debated may appear to be a quick-fix without substantial impacts, but I assure you, the impact would be monumental. A cut this significant would directly impact thousands of your neighbors who rely on these supports. Minnesota can point with pride to current supports which assist people with disabilities in living full, complete lives, with homes, jobs and relationships they are proud of. But we cannot be content with previous work. It is imperative that we rise to new challenges and ensure that every citizen lives up to their potential. Lisa is a great example of the effect these services have on individual’s lives. Rise has assisted her in developing professional competence as she fulfills regular tasks and takes on challenging new ones. I urge lawmakers to take action and prevent this drastic cut to disability services. Many Minnesotans rely on services funded by the DWRS, and more still rely on this funding to keep the direct care workforce competitive. A cut this significant would leave disability services depleted and would put every provider’s ability to sustain their programs in jeopardy. We are all only temporarily ablebodied. Any of us is only one icy patch, intractable infection, or missed step from experiencing a life not dissimilar from Lisa’s. I hope others recognize the importance of these services, and do everything they can to stop this cut. Whether it’s organizing friends and family, or contacting legislators directly, we need to work together to ensure that everyone knows the impact of disability services, and knows how devastating this cut would be to both the disability community and Minnesota as a whole. Editor’s note: The Poppe family lives in the Twin Cities. ■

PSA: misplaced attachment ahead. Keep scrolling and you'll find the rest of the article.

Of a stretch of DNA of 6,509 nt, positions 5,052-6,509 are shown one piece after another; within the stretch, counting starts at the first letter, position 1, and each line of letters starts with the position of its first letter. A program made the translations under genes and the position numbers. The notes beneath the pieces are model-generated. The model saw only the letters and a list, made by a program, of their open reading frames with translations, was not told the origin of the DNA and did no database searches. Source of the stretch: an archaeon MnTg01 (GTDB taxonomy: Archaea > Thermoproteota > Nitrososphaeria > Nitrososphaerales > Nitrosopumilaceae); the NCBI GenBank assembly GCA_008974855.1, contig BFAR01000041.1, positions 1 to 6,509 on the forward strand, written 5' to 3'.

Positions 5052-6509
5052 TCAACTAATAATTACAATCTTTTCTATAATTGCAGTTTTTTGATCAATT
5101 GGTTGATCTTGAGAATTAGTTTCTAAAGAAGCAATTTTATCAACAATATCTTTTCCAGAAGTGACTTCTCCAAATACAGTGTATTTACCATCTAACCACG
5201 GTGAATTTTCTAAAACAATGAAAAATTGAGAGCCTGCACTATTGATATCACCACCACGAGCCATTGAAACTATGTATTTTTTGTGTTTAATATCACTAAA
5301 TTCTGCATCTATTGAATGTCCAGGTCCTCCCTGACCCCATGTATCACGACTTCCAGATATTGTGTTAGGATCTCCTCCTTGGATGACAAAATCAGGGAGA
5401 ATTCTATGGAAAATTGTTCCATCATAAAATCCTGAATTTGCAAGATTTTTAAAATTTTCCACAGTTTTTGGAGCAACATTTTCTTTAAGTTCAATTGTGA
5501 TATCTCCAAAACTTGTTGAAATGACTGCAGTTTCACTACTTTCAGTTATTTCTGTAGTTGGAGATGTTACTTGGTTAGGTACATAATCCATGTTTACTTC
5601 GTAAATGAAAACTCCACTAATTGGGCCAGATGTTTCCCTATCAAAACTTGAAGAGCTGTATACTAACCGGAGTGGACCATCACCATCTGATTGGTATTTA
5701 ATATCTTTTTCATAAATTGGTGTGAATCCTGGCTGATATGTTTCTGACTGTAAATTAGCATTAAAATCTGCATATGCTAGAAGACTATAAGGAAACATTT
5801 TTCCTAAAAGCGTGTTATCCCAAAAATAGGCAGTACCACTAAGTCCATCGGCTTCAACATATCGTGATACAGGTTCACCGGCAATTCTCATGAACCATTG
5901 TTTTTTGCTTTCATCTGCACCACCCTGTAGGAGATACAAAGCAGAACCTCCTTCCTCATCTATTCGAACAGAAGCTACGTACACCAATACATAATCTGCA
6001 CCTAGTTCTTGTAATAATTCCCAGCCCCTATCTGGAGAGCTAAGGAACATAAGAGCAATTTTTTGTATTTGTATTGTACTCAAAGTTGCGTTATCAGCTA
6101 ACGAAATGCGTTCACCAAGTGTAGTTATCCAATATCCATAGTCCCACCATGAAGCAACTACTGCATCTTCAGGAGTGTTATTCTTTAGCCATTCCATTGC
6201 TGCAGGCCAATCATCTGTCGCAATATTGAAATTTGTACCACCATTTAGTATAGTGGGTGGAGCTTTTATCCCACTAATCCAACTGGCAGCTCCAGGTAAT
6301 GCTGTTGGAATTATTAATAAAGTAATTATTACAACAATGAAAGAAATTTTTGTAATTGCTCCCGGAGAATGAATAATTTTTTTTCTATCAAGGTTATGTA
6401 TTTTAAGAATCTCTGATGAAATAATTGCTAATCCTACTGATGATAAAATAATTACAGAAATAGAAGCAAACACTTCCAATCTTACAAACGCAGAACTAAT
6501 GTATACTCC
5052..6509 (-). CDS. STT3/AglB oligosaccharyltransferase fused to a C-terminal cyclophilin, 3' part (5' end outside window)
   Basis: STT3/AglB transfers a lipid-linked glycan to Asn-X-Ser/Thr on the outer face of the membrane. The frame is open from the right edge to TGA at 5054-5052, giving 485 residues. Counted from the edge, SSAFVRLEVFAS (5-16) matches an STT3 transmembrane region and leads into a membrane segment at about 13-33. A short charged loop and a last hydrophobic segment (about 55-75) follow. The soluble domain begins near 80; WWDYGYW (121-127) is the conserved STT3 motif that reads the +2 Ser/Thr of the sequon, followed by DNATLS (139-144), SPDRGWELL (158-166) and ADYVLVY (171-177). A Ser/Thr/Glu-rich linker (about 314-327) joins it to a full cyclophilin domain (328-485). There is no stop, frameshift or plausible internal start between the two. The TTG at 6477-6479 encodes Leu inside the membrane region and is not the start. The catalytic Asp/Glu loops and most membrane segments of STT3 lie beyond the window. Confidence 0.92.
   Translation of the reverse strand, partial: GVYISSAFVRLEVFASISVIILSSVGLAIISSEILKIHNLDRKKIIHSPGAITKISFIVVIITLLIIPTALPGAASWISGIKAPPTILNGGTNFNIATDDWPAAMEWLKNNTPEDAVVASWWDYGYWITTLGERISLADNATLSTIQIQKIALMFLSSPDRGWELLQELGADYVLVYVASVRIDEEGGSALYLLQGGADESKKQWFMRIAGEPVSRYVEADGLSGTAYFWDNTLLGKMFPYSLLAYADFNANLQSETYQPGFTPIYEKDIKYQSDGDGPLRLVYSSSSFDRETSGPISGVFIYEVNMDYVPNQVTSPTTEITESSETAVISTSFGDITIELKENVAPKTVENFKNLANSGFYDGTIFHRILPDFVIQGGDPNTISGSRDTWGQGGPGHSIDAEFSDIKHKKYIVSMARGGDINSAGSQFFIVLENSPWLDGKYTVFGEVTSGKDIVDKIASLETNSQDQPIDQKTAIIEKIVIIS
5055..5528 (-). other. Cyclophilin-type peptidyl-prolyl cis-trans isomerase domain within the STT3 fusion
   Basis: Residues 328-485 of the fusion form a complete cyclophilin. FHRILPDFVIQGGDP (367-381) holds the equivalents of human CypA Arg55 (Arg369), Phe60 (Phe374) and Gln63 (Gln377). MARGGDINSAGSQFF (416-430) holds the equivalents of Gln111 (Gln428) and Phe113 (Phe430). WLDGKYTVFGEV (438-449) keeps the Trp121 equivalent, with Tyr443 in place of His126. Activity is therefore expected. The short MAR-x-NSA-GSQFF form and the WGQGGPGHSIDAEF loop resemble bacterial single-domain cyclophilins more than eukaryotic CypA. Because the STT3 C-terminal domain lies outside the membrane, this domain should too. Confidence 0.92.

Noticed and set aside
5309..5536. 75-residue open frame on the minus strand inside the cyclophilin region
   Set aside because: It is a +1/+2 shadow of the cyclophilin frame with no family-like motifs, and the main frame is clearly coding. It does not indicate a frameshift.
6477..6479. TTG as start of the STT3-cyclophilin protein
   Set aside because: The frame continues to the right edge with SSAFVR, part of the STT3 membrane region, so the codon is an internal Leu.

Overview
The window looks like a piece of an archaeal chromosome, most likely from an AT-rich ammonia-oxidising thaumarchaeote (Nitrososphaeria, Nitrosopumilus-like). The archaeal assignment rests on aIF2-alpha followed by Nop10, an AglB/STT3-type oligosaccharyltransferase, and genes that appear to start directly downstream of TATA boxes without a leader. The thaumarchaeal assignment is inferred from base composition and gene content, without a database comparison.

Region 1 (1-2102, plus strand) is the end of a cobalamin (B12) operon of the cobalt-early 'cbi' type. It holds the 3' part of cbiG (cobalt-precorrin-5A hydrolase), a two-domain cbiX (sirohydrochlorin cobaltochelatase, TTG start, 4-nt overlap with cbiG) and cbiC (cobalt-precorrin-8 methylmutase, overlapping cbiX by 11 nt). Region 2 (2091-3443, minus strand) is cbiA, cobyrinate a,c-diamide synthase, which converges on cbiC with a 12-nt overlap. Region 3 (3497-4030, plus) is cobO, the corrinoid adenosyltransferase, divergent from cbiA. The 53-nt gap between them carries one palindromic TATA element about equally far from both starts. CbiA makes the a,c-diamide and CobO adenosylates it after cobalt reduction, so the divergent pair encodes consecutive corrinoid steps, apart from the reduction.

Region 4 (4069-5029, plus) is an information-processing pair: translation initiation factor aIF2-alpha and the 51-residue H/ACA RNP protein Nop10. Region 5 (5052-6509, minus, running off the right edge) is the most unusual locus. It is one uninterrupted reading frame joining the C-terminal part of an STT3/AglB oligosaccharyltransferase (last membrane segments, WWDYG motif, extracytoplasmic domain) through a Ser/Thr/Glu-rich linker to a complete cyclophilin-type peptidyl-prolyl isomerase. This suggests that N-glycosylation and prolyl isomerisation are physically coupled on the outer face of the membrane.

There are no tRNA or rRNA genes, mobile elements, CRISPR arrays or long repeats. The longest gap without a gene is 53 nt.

People of color with disabilities meet to address issues; join them We are people working to increase the awareness of civil rights to persons of color with disabilities and the general public. We have convened a group for people of color with disabilities to address the many complicated issues our culture faces as a marginalized community. Our purpose is to bridge communication and build power among communities of color persons with disabilities. This is a great opportunity to serve the growing diversity in our communities as we look to the future of Minnesota. We have come far with many accomplishments throughout Minnesota. However, there is more work to do. Our desire is to illuminate the narrow thinking that constricts our efforts in promoting full equity, and the total immersed inclusion of people of color with disabilities. Some of that constriction is the lack of affordable accessible or adaptable housing, underemployment and lack of employment opportunities. This also includes the lack of accommodations within the workplace as well as the continued violations of the Americans with Disabilities Act (ADA) by building owners not allowing persons with disabilities to freely access their